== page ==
Project Management is becoming a dynamic, self-improving discipline to meet the energizing new challenges and opportunities ahead. We need to change the way we do projects to achieve faster time to market and deliver innovative solutions that add value to the customer and wealth to the organization. Only then will we be contributing to a sustained competitive advantage for our organizations.

Traditional project jobs are going away and are not coming back. Tools are growing up, and typical project tasks are being automated and commoditized. Instead of being regarded as project managers, business analysts, or technologists, individuals are being sought out to focus on strategy, value, creativity, innovation, complexity – in a word, leadership.

Complexity Management

Complexity is a concept that is difficult to define. You sort of know it when you see it. Some say complexity is the opposite of simplicity; others say complicated is the opposite of simple, while complex is the opposite of independent. A complex structure is said to use interwoven components that introduce mutual dependencies and produce more than a sum of their parts. In today’s systems, this is the difference between a myriad of connecting “stovepipes” and an effective set of “integrated” solutionsv. A complex system can also be described as one in which there are multiple interactions between many different components . In the context of a design that is difficult to understand or implement, complexity is the quality of being intricate and compoundedvii.

Complexity is everywhere. In the twenty-first century, business processes have become more complex; i.e., more interconnected, interdependent, and interrelated than ever before. In addition, businesses today are rejecting traditional management structures to create complex organizational communities comprised of alliances with strategic suppliers, networks of customers, and partnerships with key political groups, regulatory entities, and even competitors. Through these alliances, organizations are addressing the pressures of unprecedented change, global competition, time-to-market compression, rapidly changing technologies, and yes, increasing complexity. As a result, business and government enterprises are significantly more complex than in the past; and the projects that implement new solutions are more complex. Huge cost and schedule overruns are commonplace. To reap the rewards of significant, large-scale business/technology change projects designed to not only keep organizations in the game but make them a major player, we must find new ways to manage project complexity.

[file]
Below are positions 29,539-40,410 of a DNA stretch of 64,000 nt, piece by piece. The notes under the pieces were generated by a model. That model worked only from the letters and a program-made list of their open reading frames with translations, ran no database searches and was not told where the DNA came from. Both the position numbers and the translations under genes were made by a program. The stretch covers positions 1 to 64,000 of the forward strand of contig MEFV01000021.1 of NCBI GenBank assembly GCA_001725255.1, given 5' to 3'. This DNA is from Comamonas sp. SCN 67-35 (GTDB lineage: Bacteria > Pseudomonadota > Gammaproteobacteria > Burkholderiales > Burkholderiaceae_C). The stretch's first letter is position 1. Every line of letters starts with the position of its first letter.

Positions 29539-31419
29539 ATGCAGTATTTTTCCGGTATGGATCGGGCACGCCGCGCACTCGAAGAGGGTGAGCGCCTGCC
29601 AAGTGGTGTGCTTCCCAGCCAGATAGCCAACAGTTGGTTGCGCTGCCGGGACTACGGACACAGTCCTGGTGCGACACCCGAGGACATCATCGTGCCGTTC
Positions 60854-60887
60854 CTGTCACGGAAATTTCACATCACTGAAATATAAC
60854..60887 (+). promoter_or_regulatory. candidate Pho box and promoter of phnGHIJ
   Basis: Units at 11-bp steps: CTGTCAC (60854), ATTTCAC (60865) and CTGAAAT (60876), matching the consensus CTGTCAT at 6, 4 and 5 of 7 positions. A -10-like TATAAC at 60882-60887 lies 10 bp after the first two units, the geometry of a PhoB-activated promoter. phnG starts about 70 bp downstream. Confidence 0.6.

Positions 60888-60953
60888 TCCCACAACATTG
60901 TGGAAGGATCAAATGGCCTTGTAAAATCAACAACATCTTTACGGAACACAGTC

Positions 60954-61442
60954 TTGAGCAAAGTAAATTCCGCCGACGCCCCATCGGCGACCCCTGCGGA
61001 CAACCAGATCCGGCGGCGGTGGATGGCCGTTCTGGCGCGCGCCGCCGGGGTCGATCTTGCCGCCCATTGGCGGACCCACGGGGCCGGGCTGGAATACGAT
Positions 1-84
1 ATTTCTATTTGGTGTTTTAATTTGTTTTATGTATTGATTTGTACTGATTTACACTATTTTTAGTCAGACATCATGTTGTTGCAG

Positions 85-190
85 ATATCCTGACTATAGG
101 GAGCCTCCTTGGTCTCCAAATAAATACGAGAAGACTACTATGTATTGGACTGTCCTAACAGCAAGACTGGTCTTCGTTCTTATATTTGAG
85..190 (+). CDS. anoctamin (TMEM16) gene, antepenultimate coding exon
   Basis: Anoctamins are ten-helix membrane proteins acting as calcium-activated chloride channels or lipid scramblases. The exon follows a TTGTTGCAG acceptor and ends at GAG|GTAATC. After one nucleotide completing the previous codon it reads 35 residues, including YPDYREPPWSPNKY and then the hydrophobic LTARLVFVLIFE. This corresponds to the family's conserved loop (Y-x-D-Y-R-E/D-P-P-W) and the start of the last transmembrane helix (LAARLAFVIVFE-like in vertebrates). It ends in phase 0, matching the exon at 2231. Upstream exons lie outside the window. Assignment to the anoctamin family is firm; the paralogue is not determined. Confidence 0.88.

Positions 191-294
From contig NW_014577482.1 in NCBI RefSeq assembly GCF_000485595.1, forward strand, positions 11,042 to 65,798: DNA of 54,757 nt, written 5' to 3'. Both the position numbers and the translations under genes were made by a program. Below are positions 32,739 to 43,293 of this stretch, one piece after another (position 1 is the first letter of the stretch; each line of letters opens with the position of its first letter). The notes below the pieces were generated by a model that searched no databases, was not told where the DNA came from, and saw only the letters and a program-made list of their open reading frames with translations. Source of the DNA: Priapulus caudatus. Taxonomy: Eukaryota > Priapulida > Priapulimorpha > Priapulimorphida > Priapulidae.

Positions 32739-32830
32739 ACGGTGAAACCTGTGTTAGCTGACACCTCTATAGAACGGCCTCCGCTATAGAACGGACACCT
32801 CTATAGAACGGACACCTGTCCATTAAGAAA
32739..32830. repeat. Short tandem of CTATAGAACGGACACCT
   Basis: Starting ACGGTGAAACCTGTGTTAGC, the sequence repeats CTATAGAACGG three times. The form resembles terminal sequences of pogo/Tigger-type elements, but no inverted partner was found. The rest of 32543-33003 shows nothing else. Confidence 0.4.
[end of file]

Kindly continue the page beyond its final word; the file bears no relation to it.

There are many different ways projects can become both complicated and complex. The business problem might be difficult to define. The solution may be elusive and difficult to determine, describe, visualize or grasp. Business boundaries might be unclear. Business process relationships are likely to be non-linear and contain multiple feedback loops. Today’s complex business systems will change constantly, and therefore need to be dynamic, adaptive, and flexible. Some business systems are nested; i.e., the components of the system may themselves be complex. There are a number of dimensions of project complexity, including team size and composition, project duration, schedule, cost and scope flexibility, clarity of the problem and solution, stability of requirements, strategic importance, level of organizational change, inter-project dependencies, political sensitivity, and unproven technology.